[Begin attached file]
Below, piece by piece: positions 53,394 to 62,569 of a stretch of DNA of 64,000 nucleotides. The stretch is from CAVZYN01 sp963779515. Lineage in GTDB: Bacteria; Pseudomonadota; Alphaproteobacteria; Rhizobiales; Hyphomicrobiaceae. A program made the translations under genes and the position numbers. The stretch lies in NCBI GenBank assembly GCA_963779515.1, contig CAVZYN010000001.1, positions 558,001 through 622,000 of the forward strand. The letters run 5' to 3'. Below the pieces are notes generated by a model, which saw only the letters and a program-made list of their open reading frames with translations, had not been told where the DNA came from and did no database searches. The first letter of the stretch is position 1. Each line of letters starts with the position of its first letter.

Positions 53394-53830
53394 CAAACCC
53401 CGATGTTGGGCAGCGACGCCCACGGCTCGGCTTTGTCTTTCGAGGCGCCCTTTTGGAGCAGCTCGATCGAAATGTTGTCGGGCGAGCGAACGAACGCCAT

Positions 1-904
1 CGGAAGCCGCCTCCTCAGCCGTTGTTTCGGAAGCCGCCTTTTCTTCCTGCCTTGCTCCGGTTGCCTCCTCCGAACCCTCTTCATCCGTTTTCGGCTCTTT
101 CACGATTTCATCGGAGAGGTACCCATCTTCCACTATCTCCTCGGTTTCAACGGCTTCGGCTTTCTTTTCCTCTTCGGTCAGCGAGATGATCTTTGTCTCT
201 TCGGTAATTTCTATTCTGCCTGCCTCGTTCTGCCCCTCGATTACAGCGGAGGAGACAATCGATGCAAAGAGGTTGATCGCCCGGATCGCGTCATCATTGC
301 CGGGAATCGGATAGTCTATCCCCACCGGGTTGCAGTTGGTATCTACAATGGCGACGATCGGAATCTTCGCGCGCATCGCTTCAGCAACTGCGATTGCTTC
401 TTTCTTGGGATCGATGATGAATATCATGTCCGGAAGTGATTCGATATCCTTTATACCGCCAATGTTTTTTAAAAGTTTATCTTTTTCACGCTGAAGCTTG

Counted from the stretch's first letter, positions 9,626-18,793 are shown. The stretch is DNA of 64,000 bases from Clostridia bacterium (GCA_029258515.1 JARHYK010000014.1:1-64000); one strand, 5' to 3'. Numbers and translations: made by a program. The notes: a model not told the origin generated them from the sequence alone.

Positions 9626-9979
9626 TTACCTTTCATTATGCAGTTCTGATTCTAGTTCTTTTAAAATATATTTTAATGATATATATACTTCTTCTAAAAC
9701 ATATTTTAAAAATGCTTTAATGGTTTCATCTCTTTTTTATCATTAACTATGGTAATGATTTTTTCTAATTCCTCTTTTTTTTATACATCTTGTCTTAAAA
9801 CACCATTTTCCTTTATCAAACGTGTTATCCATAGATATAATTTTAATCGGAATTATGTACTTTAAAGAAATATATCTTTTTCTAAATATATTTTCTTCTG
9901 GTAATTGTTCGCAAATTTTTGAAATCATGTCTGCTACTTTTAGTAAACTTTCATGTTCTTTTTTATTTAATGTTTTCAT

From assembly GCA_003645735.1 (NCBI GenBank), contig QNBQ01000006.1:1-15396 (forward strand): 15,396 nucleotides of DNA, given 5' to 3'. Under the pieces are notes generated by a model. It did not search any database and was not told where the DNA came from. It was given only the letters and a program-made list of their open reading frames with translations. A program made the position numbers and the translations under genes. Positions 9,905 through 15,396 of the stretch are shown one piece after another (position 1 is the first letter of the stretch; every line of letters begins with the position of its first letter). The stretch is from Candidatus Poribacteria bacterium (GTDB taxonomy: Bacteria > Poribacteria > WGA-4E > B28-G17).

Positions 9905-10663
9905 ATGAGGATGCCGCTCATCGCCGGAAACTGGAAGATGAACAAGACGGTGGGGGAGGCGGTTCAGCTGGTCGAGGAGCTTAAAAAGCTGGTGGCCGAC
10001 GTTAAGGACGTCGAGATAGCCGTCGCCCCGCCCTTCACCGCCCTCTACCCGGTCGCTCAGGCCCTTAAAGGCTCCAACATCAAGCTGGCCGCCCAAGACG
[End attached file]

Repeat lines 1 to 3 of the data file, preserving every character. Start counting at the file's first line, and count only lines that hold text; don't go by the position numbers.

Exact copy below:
Below, piece by piece: positions 53,394 to 62,569 of a stretch of DNA of 64,000 nucleotides. The stretch is from CAVZYN01 sp963779515. Lineage in GTDB: Bacteria; Pseudomonadota; Alphaproteobacteria; Rhizobiales; Hyphomicrobiaceae. A program made the translations under genes and the position numbers. The stretch lies in NCBI GenBank assembly GCA_963779515.1, contig CAVZYN010000001.1, positions 558,001 through 622,000 of the forward strand. The letters run 5' to 3'. Below the pieces are notes generated by a model, which saw only the letters and a program-made list of their open reading frames with translations, had not been told where the DNA came from and did no database searches. The first letter of the stretch is position 1. Each line of letters starts with the position of its first letter.

Positions 53394-53830
53394 CAAACCC